• Allegra (Fexofenadine)
• Xyzal (Levocetirizine)
• Claritin and Alavert (Loratadine)
• Chlor-Trimeton (chlorpheniramine)
• Tavist (Clemastine)

Before taking any medication, consult with your primary care physician to evaluate your symptoms and recommend an appropriate medication, exposure reduction, or dietary change. Other options may include a long-term treatment regimen like immunotherapy to reduce the severity of your allergic reactions.

Tree Pollen Exposure

During the tree pollen season, that “yellow dust” seems to infiltrate and cover just about everything in sight. However, the following steps can be taken to reduce your exposure to it.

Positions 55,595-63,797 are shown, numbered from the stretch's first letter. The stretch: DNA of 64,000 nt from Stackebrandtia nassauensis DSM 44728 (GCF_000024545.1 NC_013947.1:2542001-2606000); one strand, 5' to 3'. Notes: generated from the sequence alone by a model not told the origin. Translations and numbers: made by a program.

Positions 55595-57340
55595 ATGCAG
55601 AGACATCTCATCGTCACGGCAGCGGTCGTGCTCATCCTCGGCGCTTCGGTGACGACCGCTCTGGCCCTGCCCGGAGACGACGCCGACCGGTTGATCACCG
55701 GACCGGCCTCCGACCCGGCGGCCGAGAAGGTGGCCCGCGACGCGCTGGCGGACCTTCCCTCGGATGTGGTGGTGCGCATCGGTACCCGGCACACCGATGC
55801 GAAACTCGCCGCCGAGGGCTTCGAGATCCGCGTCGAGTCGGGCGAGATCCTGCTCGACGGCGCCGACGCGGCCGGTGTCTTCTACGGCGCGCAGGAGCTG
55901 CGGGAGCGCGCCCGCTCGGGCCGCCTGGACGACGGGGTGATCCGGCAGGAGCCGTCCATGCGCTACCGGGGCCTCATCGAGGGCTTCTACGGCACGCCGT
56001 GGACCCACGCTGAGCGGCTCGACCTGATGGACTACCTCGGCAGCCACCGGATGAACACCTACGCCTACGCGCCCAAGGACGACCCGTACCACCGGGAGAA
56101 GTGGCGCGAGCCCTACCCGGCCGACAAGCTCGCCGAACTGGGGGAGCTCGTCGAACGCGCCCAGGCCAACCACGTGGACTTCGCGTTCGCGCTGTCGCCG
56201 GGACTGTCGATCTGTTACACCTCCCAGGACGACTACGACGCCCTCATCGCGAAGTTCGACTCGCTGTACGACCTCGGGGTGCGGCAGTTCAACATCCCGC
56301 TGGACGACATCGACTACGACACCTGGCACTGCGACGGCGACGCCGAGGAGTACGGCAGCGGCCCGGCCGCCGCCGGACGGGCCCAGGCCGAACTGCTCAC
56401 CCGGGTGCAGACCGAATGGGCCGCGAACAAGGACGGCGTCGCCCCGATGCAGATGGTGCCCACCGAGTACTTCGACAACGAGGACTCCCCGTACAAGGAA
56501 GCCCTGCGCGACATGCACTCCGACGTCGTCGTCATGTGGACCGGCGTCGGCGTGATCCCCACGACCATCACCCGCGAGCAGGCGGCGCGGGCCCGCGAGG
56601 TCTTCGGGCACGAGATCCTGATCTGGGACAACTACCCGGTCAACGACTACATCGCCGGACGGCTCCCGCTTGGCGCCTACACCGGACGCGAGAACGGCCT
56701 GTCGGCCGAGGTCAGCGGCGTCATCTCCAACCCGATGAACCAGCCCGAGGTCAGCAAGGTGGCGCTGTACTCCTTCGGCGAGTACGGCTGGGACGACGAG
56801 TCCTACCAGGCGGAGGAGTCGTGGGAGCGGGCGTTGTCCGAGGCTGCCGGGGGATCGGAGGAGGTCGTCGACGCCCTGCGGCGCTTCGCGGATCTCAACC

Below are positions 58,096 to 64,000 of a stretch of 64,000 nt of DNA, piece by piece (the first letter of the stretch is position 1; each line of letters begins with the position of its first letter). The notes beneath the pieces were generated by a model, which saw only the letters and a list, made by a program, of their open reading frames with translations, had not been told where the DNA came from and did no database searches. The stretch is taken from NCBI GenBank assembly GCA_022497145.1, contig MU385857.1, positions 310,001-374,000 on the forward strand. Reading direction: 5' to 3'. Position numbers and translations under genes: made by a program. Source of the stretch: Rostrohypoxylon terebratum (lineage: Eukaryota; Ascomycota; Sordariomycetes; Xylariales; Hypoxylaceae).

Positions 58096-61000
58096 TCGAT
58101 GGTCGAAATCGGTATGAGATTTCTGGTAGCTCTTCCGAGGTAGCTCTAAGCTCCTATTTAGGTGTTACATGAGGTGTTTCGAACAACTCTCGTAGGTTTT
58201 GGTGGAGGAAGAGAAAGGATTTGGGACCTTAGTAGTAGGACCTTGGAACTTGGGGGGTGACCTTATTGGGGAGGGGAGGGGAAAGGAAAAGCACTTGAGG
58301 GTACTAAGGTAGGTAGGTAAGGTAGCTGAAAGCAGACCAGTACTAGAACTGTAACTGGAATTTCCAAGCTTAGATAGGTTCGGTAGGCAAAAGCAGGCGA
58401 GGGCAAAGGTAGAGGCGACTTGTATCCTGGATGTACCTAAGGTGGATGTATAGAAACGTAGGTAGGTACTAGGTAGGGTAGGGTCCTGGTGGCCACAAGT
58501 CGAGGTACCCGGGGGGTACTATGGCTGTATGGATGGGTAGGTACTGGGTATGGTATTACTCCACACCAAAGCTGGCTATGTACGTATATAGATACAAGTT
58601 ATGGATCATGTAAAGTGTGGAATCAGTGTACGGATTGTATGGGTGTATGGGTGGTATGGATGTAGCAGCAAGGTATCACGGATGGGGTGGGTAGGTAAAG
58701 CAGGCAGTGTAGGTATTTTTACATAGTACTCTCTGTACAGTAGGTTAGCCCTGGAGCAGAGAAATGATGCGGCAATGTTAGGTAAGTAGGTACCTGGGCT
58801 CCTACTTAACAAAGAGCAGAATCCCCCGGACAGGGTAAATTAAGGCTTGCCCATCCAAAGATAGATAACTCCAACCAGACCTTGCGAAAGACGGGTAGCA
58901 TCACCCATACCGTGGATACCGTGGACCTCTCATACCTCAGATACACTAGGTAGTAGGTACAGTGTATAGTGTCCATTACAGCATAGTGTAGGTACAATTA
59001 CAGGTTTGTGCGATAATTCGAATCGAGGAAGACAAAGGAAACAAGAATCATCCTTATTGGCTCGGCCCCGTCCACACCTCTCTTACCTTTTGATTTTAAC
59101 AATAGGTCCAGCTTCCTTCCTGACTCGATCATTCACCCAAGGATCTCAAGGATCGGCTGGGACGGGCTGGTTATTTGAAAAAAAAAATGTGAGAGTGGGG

Testing – If you have not been tested for allergies, see a board-certified allergist to get tested for pollen allergies. Once you know which allergy you have, the more precise your treatment can be.

Research – Learn more about the trees in your region and when they produce the most pollen. For example, pine tree pollen peaks in the morning. If pine tree pollen triggers your allergies, reserve outdoor activities for later in the day.

Medication – Start taking allergy medication before the start of the pollen season.

Environment – Keep your windows and doors closed. Use HEPA filters or ones rated for pollen capture on the air intake of your central air unit.

Wearing Your Clothes – Change and wash the clothes you use outdoors.

Drying Your Clothes – Use a dryer to dry your clothes instead of hanging them outside.